I’m sure you’ve all heard of the concept of the amygdala hijack. You’ve probably even used it as an explanation for why we sometimes do crazy things in the heat of the moment. Maybe you (or your clients) have even used it as an excuse for bad behaviour!
The problem is that while the concept seems intuitively useful, and is widely referred to in popular culture, it’s actually a myth and not based in any scientific evidence! Lisa Feldman Barrett includes the amygdala hijack as one of the three myths about the brain that deserve to die.
There are two main problems with the concept. First, it assumes that amygdala is the root of fear; and secondly, it assumes that there is a cognitive part of our brain (the pre-frontal cortex) that controls the emotional part (including the amygdala). As it turns out, neither of these things is true!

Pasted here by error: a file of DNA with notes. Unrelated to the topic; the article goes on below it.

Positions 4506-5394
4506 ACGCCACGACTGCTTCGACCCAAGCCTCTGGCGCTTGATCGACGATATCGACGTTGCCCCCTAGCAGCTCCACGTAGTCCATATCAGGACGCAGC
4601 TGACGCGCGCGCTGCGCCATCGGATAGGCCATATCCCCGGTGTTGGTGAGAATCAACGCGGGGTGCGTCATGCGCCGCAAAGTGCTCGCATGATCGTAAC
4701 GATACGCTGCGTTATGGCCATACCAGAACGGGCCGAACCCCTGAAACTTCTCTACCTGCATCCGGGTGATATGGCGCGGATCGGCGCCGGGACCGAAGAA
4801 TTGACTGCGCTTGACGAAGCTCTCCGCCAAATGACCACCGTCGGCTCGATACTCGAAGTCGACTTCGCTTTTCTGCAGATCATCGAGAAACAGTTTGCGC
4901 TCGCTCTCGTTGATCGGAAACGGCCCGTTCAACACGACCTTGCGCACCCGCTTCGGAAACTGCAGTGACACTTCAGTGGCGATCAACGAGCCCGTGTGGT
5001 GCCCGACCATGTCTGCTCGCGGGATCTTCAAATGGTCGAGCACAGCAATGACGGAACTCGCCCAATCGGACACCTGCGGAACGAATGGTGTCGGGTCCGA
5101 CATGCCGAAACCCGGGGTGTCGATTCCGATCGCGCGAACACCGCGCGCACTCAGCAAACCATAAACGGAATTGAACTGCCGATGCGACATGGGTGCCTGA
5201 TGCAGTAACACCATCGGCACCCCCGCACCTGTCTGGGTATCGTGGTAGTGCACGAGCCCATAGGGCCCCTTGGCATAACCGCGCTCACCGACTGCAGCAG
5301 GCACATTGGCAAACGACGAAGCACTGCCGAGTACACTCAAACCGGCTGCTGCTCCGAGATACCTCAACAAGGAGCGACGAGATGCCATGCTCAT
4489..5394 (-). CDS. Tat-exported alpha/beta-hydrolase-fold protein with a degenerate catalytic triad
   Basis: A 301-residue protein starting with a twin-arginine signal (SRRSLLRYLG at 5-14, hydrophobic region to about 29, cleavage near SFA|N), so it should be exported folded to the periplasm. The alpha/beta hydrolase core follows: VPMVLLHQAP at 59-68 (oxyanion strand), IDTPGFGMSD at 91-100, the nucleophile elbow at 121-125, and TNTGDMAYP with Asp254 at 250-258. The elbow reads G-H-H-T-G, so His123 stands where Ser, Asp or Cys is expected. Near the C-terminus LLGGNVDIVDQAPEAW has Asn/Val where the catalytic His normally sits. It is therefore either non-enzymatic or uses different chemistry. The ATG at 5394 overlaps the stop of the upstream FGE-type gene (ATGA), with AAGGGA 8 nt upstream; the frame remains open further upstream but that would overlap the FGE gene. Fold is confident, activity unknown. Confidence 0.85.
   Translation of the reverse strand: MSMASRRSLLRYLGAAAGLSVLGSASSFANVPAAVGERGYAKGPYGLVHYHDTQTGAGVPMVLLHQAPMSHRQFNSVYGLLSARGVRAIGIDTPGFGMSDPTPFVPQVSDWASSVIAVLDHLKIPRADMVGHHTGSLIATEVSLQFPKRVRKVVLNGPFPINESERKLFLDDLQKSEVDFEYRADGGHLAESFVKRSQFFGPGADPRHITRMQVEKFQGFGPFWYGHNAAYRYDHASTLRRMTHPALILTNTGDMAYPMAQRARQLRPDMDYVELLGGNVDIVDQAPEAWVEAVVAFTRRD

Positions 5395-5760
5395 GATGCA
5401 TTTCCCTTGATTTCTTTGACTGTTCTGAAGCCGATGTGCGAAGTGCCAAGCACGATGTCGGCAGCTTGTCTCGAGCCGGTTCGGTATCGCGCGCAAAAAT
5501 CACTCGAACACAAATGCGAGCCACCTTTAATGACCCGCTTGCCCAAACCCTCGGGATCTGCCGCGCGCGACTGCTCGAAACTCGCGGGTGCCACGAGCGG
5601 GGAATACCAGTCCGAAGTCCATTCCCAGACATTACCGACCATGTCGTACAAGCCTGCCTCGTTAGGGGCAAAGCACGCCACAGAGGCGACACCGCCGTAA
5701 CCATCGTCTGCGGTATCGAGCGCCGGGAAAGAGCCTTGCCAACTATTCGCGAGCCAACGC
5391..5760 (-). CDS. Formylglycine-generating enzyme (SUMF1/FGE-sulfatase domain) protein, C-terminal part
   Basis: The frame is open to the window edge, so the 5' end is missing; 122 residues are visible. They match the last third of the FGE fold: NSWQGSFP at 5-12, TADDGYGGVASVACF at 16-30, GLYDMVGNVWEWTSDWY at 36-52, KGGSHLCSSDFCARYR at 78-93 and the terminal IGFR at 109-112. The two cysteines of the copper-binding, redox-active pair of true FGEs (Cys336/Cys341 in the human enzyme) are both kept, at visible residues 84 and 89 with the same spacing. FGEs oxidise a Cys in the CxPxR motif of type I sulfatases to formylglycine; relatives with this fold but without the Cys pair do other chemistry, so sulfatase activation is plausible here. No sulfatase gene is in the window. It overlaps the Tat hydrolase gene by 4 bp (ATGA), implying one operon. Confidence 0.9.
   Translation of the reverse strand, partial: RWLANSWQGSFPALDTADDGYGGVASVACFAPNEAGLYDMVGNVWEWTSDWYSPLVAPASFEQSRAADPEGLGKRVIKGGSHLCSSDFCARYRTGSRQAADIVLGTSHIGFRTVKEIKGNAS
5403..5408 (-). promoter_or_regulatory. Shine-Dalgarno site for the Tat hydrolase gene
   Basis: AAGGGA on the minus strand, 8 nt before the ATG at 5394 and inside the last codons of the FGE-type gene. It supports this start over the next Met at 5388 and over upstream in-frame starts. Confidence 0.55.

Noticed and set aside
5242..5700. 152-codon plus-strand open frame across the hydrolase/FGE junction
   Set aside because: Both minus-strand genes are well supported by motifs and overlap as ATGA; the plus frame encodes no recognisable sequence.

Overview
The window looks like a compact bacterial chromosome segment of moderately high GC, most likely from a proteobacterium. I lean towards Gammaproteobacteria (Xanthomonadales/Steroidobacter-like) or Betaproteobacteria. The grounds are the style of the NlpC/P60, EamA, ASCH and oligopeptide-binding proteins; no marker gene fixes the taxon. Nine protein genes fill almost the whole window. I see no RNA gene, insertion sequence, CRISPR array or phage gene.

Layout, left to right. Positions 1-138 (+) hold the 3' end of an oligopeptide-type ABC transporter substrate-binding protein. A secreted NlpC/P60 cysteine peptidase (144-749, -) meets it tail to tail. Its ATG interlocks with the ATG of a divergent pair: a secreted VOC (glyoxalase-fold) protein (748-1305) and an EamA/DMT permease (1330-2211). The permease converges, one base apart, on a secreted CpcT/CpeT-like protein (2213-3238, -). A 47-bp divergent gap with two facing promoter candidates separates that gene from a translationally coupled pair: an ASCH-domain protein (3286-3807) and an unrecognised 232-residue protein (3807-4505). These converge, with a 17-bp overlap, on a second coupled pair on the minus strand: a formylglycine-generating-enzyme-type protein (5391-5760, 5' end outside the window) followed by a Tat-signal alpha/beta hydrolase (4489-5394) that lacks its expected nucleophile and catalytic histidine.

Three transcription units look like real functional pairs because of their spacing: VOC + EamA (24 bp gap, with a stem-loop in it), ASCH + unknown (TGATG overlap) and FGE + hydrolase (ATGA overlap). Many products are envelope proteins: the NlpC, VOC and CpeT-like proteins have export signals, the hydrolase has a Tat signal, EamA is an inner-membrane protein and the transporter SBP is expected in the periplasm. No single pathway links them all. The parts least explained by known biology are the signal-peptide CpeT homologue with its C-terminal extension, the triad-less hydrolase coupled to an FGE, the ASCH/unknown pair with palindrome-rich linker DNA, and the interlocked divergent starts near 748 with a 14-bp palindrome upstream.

The amygdala is not necessarily connected with fear
Lisa Feldman Barrett’s research has shown that the amygdala turns out to be mainly useful when a person perceives an unusual face or facial expression (which is sometimes important in fear, but not always).
Her brain imaging studies have also shown that fear can exist independently of any amygdala activity.
The amygdala does function to signal that certain chemicals in the brain and hormones in the body should be secreted. This alerts the organism that something important is happening. But that important thing is not necessarily fear – it could be any thing for which a helpful response would be an energised and alert body and mind – but especially when facing uncertainty or ambiguity.
The amygdala does sometimes become activated in fear, but not always. Some studies suggest that it is activated in between 25-40% of instances of fear.
The amygdala is also routinely activated during emotions such as anger, disgust, sadness, and happiness. Amygdala activity also increases during events such as feeling pain, learning something new, meeting new people, making decisions, remembering the past, imagining the future, feeling uncertainty, eating, drinking, smelling, using language, receiving rewards, having social interactions, and regulating your body’s internal systems.